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CFP: IV Eurasian Research on Modern China and Eurasia Conference



Academic conference:  Eurasian Research on Modern China and Eurasia

Fourth Edition

Dates: December 2-3, 2022
The focus of the conference is on modern China-Eurasia studies in a multi-disciplinary social science perspective. This year it will mostly focus on Chinese and Eurasian (continent) international relations, Eurasian security issues, second phase of the Belt and Road Initiative, establishment of diplomatic relations between China and Post-Soviet Eurasian States, EU-China, India-China relations, colliding interests of Great powers in Ukraine, Shanghai Cooperation Organization, for more details please check topics.

Organizers: “China-Eurasia” Council for Political and Strategic Research, Foundation 

China-Eurasia Council for Political and Strategic Research has organized 3 international academic conferences on this topic in partnership with Institute of Oriental studies in 2018, Yerevan State University in 2019, and with Russian-Armenian University in 2021. One of the main aims of the forthcoming China and Eurasia conference is to unite international team for preparing Routledge Handbook of Chinese and Eurasian International Relations.

As a result of the previous conferences (2018-2019), we prepared China and Eurasia: Rethinking Cooperation and Contradictions in the Era of Changing World Order  book (Ed. Mher D. Sahakyan and Heinz Gärtner), which was published by Routledge in September 2021.

The Conference will be an occasion to facilitate exchanges on common research subjects, compare perspectives and methodologies and promote interdisciplinary dialogue.

The participants will present their research during thematic panels. Each speaker will deliver a paper in English. Among the different topics:

Topic 1: Chinese and Eurasian (continent) international relations

Topic 2: Rethinking 30th anniversary of the establishment of diplomatic relations between China and Post-Soviet Eurasian States

Topic 3: Political Relations between China and Eurasian States (Asian and European States)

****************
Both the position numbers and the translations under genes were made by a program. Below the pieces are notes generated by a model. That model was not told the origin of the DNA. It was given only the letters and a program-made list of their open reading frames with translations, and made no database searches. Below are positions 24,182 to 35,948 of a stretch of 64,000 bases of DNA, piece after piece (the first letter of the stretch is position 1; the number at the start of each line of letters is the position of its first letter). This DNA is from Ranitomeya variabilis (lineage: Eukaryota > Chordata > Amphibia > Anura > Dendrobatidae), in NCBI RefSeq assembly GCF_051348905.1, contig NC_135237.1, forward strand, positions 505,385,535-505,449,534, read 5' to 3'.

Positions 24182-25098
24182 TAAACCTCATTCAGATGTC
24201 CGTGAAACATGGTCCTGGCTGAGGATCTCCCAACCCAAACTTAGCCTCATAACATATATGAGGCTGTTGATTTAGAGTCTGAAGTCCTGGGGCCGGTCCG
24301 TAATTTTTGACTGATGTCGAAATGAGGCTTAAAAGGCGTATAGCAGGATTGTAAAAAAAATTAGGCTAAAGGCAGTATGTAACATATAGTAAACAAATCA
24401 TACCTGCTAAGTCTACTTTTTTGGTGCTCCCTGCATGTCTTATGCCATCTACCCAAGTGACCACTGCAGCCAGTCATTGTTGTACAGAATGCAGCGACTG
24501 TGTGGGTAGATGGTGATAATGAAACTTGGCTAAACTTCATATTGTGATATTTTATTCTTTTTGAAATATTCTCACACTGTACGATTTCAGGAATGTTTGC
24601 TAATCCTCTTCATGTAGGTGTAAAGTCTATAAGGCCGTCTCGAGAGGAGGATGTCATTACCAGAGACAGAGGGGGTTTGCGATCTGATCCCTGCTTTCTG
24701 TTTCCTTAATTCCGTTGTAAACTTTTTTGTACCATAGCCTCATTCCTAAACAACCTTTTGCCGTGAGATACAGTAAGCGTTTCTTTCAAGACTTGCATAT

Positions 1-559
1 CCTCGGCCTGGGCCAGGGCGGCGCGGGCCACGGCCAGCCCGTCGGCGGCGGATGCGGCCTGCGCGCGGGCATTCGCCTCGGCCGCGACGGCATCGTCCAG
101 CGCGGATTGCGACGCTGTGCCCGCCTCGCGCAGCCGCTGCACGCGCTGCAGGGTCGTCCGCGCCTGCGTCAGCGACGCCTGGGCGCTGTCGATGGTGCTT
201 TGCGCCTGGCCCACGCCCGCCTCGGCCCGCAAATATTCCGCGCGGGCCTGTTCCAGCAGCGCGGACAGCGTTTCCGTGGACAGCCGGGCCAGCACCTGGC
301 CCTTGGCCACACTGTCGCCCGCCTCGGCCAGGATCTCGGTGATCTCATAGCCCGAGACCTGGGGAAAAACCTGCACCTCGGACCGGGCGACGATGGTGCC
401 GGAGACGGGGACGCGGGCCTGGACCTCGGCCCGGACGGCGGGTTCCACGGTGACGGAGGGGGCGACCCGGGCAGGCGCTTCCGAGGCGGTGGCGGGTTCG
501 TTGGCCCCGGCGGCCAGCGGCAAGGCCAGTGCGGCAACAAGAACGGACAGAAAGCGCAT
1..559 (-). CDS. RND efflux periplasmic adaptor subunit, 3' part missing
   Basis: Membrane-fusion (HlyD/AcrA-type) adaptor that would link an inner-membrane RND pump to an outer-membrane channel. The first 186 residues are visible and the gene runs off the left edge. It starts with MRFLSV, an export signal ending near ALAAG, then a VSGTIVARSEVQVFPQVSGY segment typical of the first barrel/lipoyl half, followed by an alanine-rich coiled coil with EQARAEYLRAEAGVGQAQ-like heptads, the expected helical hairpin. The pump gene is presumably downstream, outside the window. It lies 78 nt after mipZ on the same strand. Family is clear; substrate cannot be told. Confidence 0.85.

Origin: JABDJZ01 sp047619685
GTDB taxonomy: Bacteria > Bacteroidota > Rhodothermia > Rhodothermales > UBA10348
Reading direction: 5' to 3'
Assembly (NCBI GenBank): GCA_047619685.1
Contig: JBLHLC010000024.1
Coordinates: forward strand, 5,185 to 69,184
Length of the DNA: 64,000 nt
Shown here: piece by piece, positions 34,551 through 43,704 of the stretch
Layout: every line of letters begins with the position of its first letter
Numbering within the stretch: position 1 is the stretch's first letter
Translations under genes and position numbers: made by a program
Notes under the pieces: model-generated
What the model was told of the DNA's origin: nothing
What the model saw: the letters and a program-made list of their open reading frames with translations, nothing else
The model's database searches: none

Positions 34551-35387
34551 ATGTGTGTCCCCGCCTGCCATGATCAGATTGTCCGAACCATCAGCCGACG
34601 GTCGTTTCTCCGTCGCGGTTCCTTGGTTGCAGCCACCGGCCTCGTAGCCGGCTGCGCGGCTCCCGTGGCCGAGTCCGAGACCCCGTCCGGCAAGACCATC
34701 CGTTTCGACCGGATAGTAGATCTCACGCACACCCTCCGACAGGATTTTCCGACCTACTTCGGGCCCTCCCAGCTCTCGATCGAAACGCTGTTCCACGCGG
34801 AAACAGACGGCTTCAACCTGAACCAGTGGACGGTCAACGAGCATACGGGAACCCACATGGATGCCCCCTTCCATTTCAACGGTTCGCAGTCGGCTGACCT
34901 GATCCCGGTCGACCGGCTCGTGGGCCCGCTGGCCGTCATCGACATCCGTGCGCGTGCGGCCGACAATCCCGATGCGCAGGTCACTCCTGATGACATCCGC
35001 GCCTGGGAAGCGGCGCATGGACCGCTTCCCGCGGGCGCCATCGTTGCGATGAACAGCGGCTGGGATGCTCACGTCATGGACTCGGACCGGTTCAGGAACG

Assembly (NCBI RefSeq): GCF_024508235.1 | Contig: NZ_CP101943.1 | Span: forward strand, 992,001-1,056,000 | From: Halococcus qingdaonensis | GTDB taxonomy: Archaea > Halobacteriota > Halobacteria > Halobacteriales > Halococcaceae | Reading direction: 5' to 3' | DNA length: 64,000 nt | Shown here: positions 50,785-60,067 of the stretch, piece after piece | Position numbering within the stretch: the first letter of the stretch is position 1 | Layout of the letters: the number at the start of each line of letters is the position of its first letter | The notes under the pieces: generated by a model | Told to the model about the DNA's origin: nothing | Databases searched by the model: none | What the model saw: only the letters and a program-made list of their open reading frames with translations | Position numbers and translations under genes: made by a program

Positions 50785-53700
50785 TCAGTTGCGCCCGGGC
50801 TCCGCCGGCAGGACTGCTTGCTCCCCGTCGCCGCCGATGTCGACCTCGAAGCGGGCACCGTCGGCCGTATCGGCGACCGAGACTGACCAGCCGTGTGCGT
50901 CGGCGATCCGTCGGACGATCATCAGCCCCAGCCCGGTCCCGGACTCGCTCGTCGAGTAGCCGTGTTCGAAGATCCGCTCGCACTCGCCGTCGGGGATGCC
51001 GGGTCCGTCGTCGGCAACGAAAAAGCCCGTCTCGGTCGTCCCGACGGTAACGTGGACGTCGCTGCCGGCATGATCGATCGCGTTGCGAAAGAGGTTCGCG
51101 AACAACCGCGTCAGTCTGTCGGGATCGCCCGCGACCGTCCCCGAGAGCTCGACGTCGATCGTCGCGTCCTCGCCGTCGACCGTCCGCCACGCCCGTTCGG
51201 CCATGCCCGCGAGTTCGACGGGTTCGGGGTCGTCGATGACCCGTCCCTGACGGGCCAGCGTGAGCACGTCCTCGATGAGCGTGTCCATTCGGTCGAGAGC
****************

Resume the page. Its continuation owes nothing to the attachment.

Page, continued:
Topic 4: Economic Relations between China and Eurasian States (Asian and European States)

Topic 5: Eurasia and Belt and Road Initiative 2.0

Topic 6: Possible cooperation and contradictions between EU-China and EAEU-China.

Topic 7: Great Powers competition in Eurasia: Ukraine, South Caucasus, Middle East

Topic 8: China and NATO

Topic 9: BRICS and Eurasia

Topic 10: China and ASEAN

Topic 11: Shanghai Cooperation Organization and Eurasia

Topic 12: China and Nordic States

Topic 13: China and Central and Eastern European States (16+1)

Topic 14: China and Muslim World

Topic 15: China and South Caucasus

Topic 16: China and Central Asia

Topic 17: China and Eurasian Mainland’s Security Issues (Cybersecurity, Nuclear proliferation, Environment, etc. )

Topic 18: China’s Digital Silk Road and Eurasia

Topic 19: Health Silk Road, COVID-19, China and Eurasia

Topic 20: The Eurasian Economic Union: Aims and Perspectives

Topic 21: People to people exchange between China and Eurasia

Topic 22: China and Regions Beyond Eurasia (Latin America, Africa, Australia, etc.)

Who can apply?

The Conference is designed for researchers in Humanities and Social Sciences. It is mostly focused on International Relations, Economics, History, Political Sciences and Sociology, International Security Issues. Please note that this conference is designed as an academic one, non-academic appliers will be rejected.

Practical arrangements:

China and Eurasia Council is happy to inform that this conference will be held in-person at China-Eurasia Council for Political and Strategic Research, Yerevan, Armenia. There is no attendance fee.

Registration details and schedule

1. A paper title and abstract (up to 400-1000 words) and Short Bio in English is to be sent by 5 November 2022 to Dr. Mher Sahakyan: and

2. The selected participants will be notified about organizing committee decision within a week after sending their applications. Selected speakers will have 10 minutes for the presentation of their papers.

3. We intend to edit, peer review and publish the best papers of the conference as a chapters in academic book. Invited speakers of the conference can send their full papers for peer review in English (up to 6000-7000 words) till February 27, 2023. Please write your text in a way, that it corespondent and cover any concert aspect of the main title of the book Routledge Handbook of Chinese and Eurasian International Relations. All chapters must have Realism theory guided approach. Please use The Harvard referencing system.harvard-style-sheetDownload

Schedule and location

China-Eurasia Council for Political and Strategic Research, Yerevan, Armenia (In person and online, detailed information will be provided to invited speakers).

Visa requirements for foreigners

Dates: 2-3 December 2022.

Deadline for submission of Abstracts: 5 November 2022.

All audience members are required to register for the conference. Please contact